We believe in charity but there is also a time for it and a place for it.

The thing with charity is, it always runs out. It's always going to be temporary solution.


It’s often challenging to interact with the ‘down and out’, which is why we often choose to ignore them. Ignoring or belittling these individuals only pushes them lower and giving money and food increases their incentive of staying on the street.
Giving a person money will keep them on the street.

Cash makes them a target for crime and assists possible alcohol and drug addictions. 
THE SERVICE DINING ROOMS
We spoke with Karen Cain, Operations manager at the Service Dining Rooms and posed the following questions to her.

 
1) Tell us about the Service dining rooms?
The Service Dining Rooms opened its doors more than 80 years ago by Doris Syfret due to the Great Depression. Now 80 years later we still continue to serve food to the most vulnerable in out community for R1.

We provide a nutritious meal, not soup, to about 200 people every day and we prepare and cook food for another 500 meals which go to the vulnerable communities in areas such as Gugulethu , Nyanga and Khayelitsha, so in total we cook 700 meals a day during the week.


2) What meal is offered for R1?
The meal consists of protein and carbohydrates. A typical meal is vegetable soya with fresh vegetables (carrots, potatoes, and cabbage) and rice or samp with two rolls or two slices of bread. If available each person will also receive fruit. Sometimes we have a green salad.

3) When are meal times?
We serve coffee and a sandwich at 7:30 and in winter if we receive enough ingredients we try to serve soup at this time. serve the main meal at 11:45.
The Central Methodist Mission provide a meal on a Sunday from our premises.


4) How can we as members of the community contribute/participate?
The public may purchase the plastic tokens which can be given out rather than handing out cash.
We are always in need of help when dishing up and serving, from 11 until 12:30.
We are always in need of ingredients such as vegetables and fruit.
We are always in need of toiletries, in particular items for feminine hygiene. The public tends to forget that if you live on the street one still wishes to be able to brush ones teeth, to be able to wash with a bar of soap.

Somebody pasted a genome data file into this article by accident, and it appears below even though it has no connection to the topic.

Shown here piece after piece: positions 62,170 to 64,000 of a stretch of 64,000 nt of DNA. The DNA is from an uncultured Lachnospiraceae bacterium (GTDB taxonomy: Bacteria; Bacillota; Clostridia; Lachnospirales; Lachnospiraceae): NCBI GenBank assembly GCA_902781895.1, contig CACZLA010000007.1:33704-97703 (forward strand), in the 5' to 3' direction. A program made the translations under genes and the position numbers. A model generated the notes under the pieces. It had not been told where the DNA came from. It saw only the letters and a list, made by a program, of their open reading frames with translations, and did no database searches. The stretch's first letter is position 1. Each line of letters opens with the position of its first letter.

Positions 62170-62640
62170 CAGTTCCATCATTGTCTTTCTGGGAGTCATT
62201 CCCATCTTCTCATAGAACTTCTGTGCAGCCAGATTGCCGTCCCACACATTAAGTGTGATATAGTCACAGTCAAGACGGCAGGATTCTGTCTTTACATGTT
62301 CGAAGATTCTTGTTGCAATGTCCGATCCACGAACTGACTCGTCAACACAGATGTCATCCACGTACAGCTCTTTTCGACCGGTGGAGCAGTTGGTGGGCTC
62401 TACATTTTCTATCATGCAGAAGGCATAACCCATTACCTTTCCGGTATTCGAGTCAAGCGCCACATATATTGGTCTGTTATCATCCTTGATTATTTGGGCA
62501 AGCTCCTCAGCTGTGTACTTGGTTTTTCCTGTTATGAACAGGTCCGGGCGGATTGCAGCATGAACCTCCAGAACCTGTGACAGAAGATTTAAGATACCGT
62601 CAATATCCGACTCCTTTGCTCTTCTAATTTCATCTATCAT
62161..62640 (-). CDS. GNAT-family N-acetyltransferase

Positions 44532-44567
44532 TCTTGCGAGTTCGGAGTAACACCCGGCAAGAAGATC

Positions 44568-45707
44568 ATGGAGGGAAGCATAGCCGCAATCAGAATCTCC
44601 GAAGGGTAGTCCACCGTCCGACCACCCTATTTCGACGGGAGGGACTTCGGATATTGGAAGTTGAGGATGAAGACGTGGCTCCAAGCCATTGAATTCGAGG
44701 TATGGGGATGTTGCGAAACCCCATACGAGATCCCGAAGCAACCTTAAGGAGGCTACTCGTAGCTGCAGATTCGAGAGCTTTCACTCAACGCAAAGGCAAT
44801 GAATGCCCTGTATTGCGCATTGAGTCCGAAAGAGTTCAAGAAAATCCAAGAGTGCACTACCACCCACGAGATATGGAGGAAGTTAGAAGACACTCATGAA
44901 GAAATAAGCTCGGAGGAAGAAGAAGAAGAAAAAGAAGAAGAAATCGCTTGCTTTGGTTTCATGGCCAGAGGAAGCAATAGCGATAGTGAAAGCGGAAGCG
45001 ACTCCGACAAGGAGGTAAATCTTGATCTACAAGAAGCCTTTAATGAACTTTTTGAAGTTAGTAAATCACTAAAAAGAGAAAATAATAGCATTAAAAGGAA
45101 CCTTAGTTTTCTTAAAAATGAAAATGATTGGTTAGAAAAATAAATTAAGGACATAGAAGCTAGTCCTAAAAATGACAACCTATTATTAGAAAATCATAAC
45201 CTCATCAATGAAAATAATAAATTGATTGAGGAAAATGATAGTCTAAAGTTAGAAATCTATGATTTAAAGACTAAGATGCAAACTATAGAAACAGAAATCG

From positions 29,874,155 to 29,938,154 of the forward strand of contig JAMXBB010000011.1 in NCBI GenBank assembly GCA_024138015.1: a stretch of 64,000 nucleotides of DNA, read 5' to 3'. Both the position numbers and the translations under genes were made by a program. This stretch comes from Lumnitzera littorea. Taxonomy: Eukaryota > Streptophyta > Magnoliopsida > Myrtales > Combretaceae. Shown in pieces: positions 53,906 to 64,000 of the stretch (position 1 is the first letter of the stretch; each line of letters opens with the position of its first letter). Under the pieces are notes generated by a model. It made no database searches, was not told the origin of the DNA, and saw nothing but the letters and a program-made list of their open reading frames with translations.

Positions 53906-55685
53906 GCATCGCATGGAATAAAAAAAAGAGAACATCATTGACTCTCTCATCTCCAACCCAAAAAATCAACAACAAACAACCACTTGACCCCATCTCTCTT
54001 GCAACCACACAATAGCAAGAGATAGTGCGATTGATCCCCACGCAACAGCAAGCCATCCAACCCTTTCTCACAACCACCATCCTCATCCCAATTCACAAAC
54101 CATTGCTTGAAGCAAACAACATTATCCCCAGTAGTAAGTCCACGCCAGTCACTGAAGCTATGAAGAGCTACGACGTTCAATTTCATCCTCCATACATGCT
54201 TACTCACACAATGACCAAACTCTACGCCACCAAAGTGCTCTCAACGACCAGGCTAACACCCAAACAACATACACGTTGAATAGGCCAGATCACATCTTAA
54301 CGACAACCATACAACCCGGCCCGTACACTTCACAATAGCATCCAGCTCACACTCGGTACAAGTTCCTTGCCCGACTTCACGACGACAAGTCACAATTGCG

5) What is your viewpoint on giving a hand up and not a hand out?
The people who attend the SDR are the most vulnerable community.
SDR is the only NGO which serves a daily meal to the vulnerable community in Cape Town. The meal costs R1 however clients may earn a plastic token which entitles them to a meal. This is earned by going to The Carpenter’s Shop to make use of the ablution facility, by working in one of the Streetscapes gardens, by attending the HIV/TB clinic, by attending the high blood pressure/ diabetes clinic.
It is the Social Worker who will use her discretion and decide if the person should receive a meal without a token or R1.

 
The Service Dining Rooms like any other NGO relies upon the generosity of corporates and the public.

Their banking details are:

ABSA
Current account
Account holder: The Service Dining Rooms
Number: 4078995726
Gardens branch

 
 
Alderman JP Smith, Mayoral Committee Member for Safety, Security and Social Services, provides the City of Cape Town's viewpoint on giving responsibly as well as the services offered by its Social Integration Unit.

 
1. Tell us about the work that you and your team do?
There are a number of role players who deal with street people on several levels. These role players consist of various departments and units within the City and also of departments on Provincial and National Level. There are also Non-Governmental and private organisations that assist with taking care of street people.